A new challenge, however, is that he hates to be taken away from his walking or from wherever he is if he's enjoying it. And, I do try to be flexible, but sometimes it gets cold and late or is too sunny or whatever. Oh, he screams. Loudly. And thrashes. And arches and is really hard to get in the Ergo, or even to keep a hold of. He is great at making his body slip right through your hands. I officially look like one of "those Moms" who is torturing her child who is screaming bloody murder and throwing himself on the ground. Goodness...but it is still mostly fun.

Other delights
Wes gives hugs. He kisses his stuffed animals a lot, but prefers to hug humans.
Wes continues to love to talk on his phone (which is actually either his ipod, his calculator, or the stereo remote). He gabs on it then puts it up to our ears so we can talk on it.

Wednesday, August 17, 2011

An adventure

This morning we dropped Casey off at work at 6:30AM.
He will be gone for ten days on a wilderness backpacking trip for work.

He's hopefully either asleep or snuggled in my sleeping bag under a spectacular star-studded sky right now. That is after driving five hours and packing in and setting up camp with twelve teenager girls, many of whom have never before gone backpacking.

I saw the packs all lined up this morning when we dropped him off. It made me want to go backpacking. With Casey. Not so much with the others.

Wes and I made it through Day One. Wesley appears to be teething now with the tell-tale stream of drool purpetually hanging from his chin. We had dinner with Auntie Lisa and Uncle Jesse, which was so delicious and an excellent evening treat.

It should be interesting to see how Wesley does without Casey. I am confident we will be fine, but I am still a little nervous. I know I miss Casey a lot when he's gone for half that long. And I understand where he is. Wes is very attached to his Daddy.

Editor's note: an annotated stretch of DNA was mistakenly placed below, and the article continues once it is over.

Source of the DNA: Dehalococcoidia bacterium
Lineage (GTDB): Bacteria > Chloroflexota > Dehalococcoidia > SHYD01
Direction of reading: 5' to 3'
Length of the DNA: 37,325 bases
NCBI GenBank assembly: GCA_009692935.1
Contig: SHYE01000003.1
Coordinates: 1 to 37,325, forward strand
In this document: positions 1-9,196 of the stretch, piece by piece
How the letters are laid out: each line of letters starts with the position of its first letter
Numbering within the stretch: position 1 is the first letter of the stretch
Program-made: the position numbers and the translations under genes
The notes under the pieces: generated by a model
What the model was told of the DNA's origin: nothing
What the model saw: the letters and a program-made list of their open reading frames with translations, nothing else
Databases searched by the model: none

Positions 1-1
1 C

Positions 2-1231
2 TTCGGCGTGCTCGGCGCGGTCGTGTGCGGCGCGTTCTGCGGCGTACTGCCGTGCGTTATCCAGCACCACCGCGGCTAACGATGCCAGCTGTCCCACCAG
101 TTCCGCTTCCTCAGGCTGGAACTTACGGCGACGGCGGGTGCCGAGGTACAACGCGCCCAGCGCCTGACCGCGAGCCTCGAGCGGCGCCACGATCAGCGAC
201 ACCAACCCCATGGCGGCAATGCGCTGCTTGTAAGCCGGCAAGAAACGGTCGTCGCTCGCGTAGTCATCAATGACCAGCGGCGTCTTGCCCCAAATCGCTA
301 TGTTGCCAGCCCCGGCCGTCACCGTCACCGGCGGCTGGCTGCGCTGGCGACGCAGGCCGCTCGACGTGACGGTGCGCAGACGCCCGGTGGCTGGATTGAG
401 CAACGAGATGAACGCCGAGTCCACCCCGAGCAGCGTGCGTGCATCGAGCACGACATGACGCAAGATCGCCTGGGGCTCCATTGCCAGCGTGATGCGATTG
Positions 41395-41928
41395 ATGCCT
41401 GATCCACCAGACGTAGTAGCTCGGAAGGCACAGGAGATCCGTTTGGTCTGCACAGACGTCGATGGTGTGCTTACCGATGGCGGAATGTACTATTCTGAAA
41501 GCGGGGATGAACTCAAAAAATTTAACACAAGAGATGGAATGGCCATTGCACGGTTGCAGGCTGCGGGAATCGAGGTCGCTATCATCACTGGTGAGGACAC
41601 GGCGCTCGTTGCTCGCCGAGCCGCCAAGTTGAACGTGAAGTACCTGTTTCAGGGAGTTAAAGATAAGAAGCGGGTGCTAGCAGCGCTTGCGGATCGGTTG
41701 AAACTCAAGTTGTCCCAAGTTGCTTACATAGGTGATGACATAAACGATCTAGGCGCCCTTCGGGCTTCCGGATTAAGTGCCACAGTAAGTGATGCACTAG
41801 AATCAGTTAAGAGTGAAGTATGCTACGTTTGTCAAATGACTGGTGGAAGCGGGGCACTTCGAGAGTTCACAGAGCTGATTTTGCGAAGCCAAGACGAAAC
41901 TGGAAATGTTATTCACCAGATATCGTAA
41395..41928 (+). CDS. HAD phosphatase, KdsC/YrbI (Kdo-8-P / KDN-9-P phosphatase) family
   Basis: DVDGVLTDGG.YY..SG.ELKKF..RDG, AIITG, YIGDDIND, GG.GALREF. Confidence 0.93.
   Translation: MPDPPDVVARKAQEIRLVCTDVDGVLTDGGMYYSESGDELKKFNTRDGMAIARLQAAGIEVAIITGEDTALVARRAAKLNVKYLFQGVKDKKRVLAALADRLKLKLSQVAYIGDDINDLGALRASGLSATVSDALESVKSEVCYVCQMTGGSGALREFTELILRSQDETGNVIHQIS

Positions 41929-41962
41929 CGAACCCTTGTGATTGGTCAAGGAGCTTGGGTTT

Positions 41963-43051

Last week pretty much every day there was at least one episode of him being worried about Casey's absence. How do I know? Often, Wes will start saying "da-da-da" and then go knock on the bathroom door, then go to the front door crying. Or, he picks up his little magnet with a picture of him and Casey, kisses it (a favorite activity), and walks to the front door and starts crying. We had one of these sessions today, but it wasn't a severe one.

We've recorded videos of Casey talking to Wes, so I can play that for him tomorrow. I plan to fill the week with family, friends, and plenty of outdoor time.

I guess I'll go to bed. Normally I stay up and wait for Casey to get home from work, but now I might as well stock up on sleep. I miss him already.

Saturday, August 13, 2011

Doodle n Guess

One of Wesley's favorite games right now involves his erasable doodler. Though he frequently draws on it himself, a game he really enjoys is a game I call Doodle-n-Guess.

To play the game, I draw a picture of something with which Wes is familiar. Typically, an animal. Then I show it to him and say, "Do you know what this is?"

He studies it, then one of two things happens. Often, he makes the corresponding animal noise and is delighted with his recognition ability.

Or, he looks at it with concentration and then looks to me for help. If the latter happens, I tell him what the drawing is supposed to be. He then lights up in recognition and starts smiling or laughing or pointing to the object (or stuffed animal or photo) somewhere in the room. Either way, it is a lot of fun involving plenty of silliness and laughter.

I like the doodler because it enables drawing with more relaxed supervision. We don't have to worry about crayon eating or coloring on the carpet.

Fruit of Summer